THE DIGITAL REPOSITORY FOR THE BLACK EXPERIENCE
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"He Maketh Me To Lie Down In Green Pastures: He Leadeth Me Beside The Still Waters. - Psalm 23:2"
Author and professor Eugenia Collier was born on April 6, 1928 in Baltimore, Maryland to Harry Maceo, a physician, and Eugenia Williams, an educator. She received her B.A. degree from Howard University (magna cum laude) in 1948. In 1950, she received her M.A. degree from Columbia University and in 1976, her Ph. D. degree from the University of Maryland. Collier’s dissertation was “Steps Toward a Black Aesthetic: A Study of Black American Literary Criticism,” which was published by the University of Maryland.
After graduating from Columbia University, she worked as a caseworker from 1950 to 1955 with the Baltimore Department of Public Welfare. In 1955, she joined the faculty at Morgan State College (now Morgan State University) as an English instructor. She remained at Morgan State until 1966, as assistant professor. From 1966 to 1996, she taught English at several other colleges and universities, including the Community College of Baltimore (1966-1974), the University of Maryland, Baltimore County (1974-1977), Howard University (1977-1987), Coppin State College (now Coppin State University) (1987-1992) and Morgan State University (1992-1996). She also served as a visiting professor at Southern Illinois University and Atlanta University. She then served as a consultant for several schools and organizations, including Workshop of Center for African and Afro-American Studies (1969), Call and Response Workshop at Karamu House (1970), Pine Manor Junior College (1970) and Bond Humanities Fair, Atlanta, Georgia (1973-1974). In 1996, she retired from teaching.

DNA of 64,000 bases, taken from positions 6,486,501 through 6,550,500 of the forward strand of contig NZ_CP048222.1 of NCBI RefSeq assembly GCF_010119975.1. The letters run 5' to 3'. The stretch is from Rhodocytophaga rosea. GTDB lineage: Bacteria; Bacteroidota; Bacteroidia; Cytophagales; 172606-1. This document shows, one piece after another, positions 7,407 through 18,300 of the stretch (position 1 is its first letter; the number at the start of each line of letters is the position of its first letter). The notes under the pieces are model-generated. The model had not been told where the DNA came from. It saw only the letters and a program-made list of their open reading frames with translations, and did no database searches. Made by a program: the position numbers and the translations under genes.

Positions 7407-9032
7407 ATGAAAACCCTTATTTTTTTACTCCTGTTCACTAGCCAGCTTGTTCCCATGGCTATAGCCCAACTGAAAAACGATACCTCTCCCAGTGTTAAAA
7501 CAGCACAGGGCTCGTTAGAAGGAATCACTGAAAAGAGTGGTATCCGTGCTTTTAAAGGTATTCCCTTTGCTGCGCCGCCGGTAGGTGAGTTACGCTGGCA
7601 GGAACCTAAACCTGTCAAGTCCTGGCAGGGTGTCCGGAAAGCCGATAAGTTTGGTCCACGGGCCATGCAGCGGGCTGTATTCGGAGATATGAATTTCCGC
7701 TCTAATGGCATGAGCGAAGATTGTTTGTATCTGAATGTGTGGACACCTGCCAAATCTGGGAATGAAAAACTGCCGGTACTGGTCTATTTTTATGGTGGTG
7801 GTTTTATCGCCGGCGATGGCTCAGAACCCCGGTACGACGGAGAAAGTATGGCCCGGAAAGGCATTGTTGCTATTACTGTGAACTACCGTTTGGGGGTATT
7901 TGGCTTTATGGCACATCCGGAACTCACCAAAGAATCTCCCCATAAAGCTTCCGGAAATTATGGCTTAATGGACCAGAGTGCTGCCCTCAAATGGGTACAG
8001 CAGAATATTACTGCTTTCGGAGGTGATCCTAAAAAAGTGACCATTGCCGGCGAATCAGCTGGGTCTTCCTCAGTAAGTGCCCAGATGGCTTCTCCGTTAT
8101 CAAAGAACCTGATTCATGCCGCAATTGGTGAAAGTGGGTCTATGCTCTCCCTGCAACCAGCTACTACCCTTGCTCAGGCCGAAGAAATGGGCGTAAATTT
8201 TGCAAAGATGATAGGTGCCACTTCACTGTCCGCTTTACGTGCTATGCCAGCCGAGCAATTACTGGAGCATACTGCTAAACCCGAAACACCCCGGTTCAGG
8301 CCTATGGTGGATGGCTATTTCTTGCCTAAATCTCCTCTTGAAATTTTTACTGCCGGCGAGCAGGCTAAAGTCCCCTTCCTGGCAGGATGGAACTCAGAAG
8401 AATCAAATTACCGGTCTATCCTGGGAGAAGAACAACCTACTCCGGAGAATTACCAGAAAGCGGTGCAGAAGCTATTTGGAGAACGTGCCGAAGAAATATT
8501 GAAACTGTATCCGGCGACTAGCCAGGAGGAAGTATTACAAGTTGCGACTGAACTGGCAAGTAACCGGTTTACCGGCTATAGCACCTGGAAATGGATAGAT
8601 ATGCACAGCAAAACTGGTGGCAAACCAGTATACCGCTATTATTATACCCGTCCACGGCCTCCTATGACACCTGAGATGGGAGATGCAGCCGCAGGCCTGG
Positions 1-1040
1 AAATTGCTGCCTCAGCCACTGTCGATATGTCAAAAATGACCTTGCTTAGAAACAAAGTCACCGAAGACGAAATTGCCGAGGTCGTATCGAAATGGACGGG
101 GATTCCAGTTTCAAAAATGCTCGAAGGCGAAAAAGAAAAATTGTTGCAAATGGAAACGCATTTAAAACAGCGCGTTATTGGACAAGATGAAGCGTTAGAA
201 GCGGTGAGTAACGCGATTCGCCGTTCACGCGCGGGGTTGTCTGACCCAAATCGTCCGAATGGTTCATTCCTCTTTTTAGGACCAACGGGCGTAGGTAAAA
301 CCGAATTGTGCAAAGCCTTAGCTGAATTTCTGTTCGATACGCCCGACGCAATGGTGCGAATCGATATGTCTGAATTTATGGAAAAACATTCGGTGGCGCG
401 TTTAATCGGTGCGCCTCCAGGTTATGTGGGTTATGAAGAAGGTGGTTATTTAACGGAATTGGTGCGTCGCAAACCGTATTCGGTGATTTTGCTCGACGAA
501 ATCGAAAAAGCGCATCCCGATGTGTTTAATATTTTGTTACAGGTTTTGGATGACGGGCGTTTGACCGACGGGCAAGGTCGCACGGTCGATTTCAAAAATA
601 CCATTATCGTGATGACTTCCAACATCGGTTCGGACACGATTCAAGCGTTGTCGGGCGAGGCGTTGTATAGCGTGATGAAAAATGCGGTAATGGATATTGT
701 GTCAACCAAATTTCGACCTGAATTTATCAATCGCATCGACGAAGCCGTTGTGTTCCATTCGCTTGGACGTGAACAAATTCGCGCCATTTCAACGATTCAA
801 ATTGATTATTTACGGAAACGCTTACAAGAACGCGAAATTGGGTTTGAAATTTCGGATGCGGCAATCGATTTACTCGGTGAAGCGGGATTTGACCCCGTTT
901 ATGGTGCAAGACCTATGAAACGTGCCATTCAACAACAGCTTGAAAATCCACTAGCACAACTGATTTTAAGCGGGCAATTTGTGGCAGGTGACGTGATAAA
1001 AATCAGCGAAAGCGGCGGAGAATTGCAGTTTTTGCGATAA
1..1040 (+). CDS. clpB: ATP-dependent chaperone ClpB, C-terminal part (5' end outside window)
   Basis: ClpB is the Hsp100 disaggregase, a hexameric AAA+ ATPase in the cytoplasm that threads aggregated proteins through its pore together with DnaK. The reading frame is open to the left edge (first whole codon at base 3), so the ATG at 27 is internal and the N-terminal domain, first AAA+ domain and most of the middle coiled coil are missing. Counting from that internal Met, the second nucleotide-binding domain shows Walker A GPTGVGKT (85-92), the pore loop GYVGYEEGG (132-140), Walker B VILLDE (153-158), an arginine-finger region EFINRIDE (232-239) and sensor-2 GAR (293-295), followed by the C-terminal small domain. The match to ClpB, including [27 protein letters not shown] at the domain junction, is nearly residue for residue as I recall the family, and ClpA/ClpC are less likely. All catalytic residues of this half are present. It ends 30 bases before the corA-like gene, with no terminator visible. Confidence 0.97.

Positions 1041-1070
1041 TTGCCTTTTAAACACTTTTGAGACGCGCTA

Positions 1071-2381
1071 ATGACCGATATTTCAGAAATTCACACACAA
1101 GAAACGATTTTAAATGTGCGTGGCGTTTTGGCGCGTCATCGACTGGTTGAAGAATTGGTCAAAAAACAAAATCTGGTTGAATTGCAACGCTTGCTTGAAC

In 1969, Collier published "Marigolds," which remains a widely read short story. Collier has written or co-written a number of other short stories, essays and books. Collier won the Gwendolyn Brooks Prize for Fiction award in Negro Digest in 1969 for “Marigolds.” She also received the Outstanding Educators of America Award in 1972 and the Distinguished Writers Award by the Middle Atlantic Writers Association in 1984. Her work has appeared in the Negro Digest, Black World, TV Guide, Phylon, College Language Association Journal and The New York Times. Collier has been a member of several organizations, including the College Language Association, the Association for the Study of Negro Life and History, the Middle Atlantic Writers Association and the African American Writers Guild.
Eugenia Collier was interviewed by The HistoryMakers on August 7, 2013.